Weeping family members of missing workers anxiously waiting to learn the fate of their loved ones has become a regular sight
Bangladesh, the second-largest garment exporter after China, has a long history of industrial disasters and abuses, including factory fires with workers trapped behind locked exits.
Lax enforcement of safety standards and unsafe working conditions in its factories make fires a tragedy of the commons here, largely in the apparel sector which accounts for about 80% of the country’s exports.
Industrial safety in Bangladesh has repeatedly come under intense scrutiny following each disaster. Although public outcry followed each trauma and tragedy, working conditions in garment factories have remained largely unchanged.
Weeping family members of missing workers anxiously waiting to learn the fate of their loved ones has become a regular sight.
The authorities promised better safety standards after the collapse of the Rana Plaza building, which killed more than 1,100 workers and injured hundreds in 2013 in Bangladesh’s apparel industry’s biggest disaster.
The collapse led to better labour conditions and tougher safety rules. But many local industries failed to maintain safety compliance, leading to accidents each year.
Tragedies of past and present have often been attributed to safety lapses. Deadly fires have plagued Bangladeshi factories – namely apparel fires reached a five-year high in 2020 – showing bad days will not be over if the industry is allowed to return to past practices.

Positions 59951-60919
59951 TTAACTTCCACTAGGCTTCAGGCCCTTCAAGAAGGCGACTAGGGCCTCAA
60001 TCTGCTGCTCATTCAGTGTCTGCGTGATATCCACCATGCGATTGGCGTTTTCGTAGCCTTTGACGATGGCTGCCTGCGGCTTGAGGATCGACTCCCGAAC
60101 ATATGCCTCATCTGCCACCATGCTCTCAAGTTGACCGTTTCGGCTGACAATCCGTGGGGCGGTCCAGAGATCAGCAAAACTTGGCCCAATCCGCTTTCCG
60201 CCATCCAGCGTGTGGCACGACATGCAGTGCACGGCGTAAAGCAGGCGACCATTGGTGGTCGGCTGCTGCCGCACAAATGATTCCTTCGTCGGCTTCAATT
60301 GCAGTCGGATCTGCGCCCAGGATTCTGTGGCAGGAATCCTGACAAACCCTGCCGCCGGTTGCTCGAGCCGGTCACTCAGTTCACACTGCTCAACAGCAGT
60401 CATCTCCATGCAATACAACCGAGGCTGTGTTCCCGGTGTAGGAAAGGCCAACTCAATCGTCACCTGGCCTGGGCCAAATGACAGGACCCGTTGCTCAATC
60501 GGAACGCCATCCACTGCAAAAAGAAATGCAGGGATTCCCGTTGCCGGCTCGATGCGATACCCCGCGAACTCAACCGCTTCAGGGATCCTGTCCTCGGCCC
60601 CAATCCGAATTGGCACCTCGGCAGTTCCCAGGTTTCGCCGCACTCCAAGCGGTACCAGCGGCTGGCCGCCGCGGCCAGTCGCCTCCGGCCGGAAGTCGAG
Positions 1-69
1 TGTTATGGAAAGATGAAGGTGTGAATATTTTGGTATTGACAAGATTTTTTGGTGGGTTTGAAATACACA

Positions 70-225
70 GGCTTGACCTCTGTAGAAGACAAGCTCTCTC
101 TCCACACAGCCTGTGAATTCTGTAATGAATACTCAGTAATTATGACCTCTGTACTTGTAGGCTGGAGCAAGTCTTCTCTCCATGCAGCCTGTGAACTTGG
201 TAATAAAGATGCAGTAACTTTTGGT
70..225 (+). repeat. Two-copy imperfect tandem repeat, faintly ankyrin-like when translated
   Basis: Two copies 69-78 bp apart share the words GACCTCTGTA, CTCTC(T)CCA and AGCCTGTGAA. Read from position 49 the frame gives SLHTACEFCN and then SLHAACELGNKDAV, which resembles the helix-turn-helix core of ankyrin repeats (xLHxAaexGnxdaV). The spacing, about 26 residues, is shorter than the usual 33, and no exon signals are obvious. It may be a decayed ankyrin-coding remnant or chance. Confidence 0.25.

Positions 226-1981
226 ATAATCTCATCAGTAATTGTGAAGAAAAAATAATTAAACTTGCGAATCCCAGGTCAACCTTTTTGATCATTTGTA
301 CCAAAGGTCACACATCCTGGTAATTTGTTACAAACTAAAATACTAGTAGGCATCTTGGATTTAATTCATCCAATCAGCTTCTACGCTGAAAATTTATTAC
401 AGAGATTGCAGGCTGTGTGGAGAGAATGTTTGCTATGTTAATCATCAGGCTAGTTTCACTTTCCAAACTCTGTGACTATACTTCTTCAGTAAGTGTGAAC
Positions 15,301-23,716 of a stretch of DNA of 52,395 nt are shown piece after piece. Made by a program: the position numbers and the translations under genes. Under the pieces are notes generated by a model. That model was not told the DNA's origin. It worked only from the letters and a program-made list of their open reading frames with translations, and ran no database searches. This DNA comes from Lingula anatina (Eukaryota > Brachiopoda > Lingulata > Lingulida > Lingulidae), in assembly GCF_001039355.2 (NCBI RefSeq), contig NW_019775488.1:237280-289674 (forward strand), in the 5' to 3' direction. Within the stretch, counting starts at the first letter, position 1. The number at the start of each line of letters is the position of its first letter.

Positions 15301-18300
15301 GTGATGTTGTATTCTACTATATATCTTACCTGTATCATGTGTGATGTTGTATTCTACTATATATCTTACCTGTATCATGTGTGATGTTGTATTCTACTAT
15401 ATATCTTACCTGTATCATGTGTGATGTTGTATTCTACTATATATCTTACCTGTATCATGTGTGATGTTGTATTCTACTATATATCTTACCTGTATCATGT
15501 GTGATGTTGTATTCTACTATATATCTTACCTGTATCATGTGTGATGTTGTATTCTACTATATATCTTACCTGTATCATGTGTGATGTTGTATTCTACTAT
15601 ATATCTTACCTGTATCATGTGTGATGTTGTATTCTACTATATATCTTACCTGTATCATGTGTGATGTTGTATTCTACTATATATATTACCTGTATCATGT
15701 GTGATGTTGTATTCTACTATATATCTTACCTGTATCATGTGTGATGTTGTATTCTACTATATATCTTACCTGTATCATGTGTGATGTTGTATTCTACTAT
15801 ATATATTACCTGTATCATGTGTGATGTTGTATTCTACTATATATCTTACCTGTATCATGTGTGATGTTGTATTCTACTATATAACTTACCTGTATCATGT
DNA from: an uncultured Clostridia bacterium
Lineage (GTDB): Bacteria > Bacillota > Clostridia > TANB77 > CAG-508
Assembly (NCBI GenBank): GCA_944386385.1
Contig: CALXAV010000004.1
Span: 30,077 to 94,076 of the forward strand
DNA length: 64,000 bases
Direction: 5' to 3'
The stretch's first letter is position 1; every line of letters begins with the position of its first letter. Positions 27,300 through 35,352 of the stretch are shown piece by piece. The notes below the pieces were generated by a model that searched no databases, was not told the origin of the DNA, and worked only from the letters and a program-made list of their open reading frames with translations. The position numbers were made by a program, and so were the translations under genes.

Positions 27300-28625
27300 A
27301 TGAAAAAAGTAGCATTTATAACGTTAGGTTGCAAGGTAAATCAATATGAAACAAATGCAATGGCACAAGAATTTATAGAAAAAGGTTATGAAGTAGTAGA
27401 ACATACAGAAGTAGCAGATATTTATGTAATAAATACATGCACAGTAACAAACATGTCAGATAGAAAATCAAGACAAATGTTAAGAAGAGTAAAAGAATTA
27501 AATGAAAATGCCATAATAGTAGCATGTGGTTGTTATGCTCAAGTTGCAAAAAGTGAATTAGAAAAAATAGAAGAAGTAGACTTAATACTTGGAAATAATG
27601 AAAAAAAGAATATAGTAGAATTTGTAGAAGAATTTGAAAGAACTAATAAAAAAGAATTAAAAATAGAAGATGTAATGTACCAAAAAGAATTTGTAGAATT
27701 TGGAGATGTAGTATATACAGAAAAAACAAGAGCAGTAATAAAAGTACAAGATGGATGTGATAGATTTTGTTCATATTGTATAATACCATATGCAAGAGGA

In 2020, the country saw 383 industrial fires; 273 of them occurred at apparel factories, according to the Bangladesh Fire Service and Civil Defence.
Between 2012 and 2019, there were more than 150 fires and other safety incidents connected to Bangladesh’s apparel industry, killing more than 1,300 people, and leaving 3,800-plus people injured, according to the Solidarity Center.
At least 2,000 workers and other staff died in at least 26 blazes in factories over the past two decades, according to the International Labour Organization.
The last five years saw 5,834 industrial fire incidents, which caused a financial loss of Tk250 crore. Dhaka division reported the highest industrial fires and Sylhet the lowest, according to the Bangladesh Fire Service and Civil Defence.
At least 52 people died in a fire Thursday at an industrial building in Narayanganj, the latest industrial disaster in the country.. . . . . . . . . . . . . . . . . . . . . . . . . . . . . . . . . . . . . . . . . . . . . . . . . . . . . . . . . . . . . . . . . . . .
In July 2019, six employees of a spinning mill in Gazipur were killed in a factory fire; and 13 in a boiler explosion in 2017 in the same area.
In January 2015, at least 13 people died in a plastics factory fire in Dhaka.
In 2016, a fire triggered by a boiler explosion at Tampaco Foils Ltd in Tongi killed at least 25 people. Also, a fire broke out in a sweater factory in Gazipur the same year, killing at least four workers.
A fire killed 117 people in 2012 as it raced through the Tazreen Fashion factory. The next January, eight workers died in a fire at Smart Export Garments; in May that year, eight more workers died as a fire swept through another garment factory in the capital.
In 2010, fire also killed 21 workers at Garib and Garib Garments and 26 at Ha-Meem Group’s sportswear factory.